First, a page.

If you are one of those people who are anxious because you feel visionless, I have some wisdom accumulated from being a psychologist for over 10 years now. Each of us is uniquely motivated based on our life experiences. We have to learn our story and find out what moves us. When we deal with our issues – the tar, muck, trauma, anxiety, and depression from life’s injuries unfortunately a natural clarity begins to form and a vision for our lives appears. It’s not so much forcing a vision into existence; you don’t “find” your purpose, it’s about scraping away the gunk so we can finally see from the lens of our authentic self. When we do this, we can actually use the hardships of our lives to be the gas in the tank, not the weight tying us down. Now let’s get into the nuts and bolts of using visual imagery to our advantage.

Imagery is engaging all of your senses to create or re-create an experience in your mind. Some might call it “focused daydreaming”. It’s thinking about what it will feel like, in every way, to give that banger of a presentation. The feeling you get when your boss gives you a raving review on the project you submitted. In sports, it’s the ability to recall the experience of effortlessly hitting the ball right next to the hole, throwing the game-winning touchdown pass, or hitting that deep 3-point shot in the last seconds of the game. You can feel and play out the whole experience in your imagination- the intense but relaxed quality of mind, the whoosh sound the net makes when the ball sinks right into the center of the basket, the roar of the crowd, the energy you feel in your gut at that moment, your teammate’s expressions, the music playing. Imagery is the skill of playing out the entire success tape in your minds-eye and evoking that particular feeling state.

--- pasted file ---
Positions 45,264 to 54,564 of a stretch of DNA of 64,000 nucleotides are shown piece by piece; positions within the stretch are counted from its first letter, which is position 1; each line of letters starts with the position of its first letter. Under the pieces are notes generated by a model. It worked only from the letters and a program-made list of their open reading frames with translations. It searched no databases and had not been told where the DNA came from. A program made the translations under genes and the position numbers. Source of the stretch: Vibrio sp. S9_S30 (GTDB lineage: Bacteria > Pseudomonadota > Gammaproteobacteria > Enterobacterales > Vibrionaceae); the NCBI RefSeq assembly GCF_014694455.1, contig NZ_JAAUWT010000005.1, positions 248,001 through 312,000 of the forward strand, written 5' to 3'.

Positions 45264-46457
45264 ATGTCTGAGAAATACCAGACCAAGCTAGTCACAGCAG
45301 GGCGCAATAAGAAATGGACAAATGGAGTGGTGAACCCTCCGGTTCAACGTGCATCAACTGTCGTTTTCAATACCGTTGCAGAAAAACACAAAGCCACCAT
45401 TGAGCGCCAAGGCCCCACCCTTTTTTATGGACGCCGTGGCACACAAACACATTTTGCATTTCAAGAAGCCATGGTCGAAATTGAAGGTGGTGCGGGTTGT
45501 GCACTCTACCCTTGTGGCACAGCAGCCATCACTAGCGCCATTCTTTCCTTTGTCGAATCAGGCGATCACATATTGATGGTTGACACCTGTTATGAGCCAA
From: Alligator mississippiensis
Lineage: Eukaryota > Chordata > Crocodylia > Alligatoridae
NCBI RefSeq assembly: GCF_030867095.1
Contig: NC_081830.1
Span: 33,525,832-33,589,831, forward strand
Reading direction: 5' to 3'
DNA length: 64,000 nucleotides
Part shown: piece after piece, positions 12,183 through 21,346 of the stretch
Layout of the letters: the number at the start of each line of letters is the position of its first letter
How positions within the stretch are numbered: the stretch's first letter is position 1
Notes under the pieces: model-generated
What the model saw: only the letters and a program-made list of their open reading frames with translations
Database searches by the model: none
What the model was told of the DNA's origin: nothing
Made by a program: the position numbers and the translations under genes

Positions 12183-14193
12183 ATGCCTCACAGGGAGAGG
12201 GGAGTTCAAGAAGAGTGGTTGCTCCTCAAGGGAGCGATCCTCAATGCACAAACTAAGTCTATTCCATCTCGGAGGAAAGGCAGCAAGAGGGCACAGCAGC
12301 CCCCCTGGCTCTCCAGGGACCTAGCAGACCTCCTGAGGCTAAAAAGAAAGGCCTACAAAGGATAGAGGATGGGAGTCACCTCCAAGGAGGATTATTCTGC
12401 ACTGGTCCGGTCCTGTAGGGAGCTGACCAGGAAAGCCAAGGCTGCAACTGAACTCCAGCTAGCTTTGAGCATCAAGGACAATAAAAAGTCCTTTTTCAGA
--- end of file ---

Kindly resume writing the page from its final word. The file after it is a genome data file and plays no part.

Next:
Which Type of Imagery Should You Go With?

Imagery is broken down into two broad categories: internal and external. People tend to find it more intuitive to play out this imagery highlight reel from an internal, first-person perspective (your point of view – e.g., the pitcher throwing the pitch) or third-person point of view (external – looking at yourself from the outside – e.g., someone sitting in the stands behind home plate). External imagery is used less often and in my opinion, is less effective than internal imagery. My recommendation in developing your particular imagery schema is to first try internal before external. Further, there are three main components of imagery to integrate into your imagined success: Visual, Auditory, and Physical. Take a look below to figure out which type of person you are and therefore which of the three you should lean on more than the other in creating your personal imagery schema.

Physical

You rely primarily on muscle memory. You can trust your body in the moment and know when you are in sync and can feel it. You have a physical “in the zone” feeling. There’s a feeling to the perfect free throw shot and you know if it’s going in right after you release. You learn best by doing, it’s not enough for someone to explain something to you, you are the kind of person who must do it for it to sink in.